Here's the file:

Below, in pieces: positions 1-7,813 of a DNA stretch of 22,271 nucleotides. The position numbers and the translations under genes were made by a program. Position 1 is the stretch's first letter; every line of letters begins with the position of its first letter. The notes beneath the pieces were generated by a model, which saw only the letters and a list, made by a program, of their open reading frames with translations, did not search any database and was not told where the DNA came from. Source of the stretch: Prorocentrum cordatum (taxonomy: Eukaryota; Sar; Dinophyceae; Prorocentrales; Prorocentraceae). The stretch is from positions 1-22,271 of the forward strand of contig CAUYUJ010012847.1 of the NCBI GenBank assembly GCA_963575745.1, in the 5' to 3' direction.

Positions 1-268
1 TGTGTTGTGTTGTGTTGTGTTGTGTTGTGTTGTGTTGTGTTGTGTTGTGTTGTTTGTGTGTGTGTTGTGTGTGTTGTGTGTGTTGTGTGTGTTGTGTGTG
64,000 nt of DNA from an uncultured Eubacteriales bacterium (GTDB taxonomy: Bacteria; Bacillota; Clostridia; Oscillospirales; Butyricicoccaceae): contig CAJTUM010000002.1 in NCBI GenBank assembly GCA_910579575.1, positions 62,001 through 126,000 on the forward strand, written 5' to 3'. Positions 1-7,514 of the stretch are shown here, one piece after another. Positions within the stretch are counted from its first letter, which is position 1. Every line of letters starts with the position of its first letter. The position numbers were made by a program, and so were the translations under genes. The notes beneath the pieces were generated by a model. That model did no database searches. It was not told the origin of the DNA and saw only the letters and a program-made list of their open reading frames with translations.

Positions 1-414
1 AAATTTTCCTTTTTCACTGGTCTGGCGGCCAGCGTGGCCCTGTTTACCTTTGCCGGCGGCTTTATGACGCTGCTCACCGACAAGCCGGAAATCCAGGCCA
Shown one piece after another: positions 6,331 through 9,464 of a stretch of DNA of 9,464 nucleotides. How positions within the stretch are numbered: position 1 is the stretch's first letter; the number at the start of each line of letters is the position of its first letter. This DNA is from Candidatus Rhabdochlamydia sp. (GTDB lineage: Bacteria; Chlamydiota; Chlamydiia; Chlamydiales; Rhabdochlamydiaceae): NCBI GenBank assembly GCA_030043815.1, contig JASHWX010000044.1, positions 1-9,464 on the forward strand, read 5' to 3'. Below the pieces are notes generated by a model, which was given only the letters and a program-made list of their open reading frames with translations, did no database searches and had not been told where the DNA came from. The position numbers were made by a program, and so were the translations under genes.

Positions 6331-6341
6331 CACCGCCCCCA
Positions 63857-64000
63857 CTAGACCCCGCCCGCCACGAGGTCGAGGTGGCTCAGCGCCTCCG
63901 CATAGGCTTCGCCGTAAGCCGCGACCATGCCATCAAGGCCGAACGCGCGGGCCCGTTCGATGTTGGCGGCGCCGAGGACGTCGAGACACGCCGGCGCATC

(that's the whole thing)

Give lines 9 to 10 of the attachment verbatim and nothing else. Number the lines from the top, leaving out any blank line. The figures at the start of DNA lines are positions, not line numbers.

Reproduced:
6331 CACCGCCCCCA
Positions 63857-64000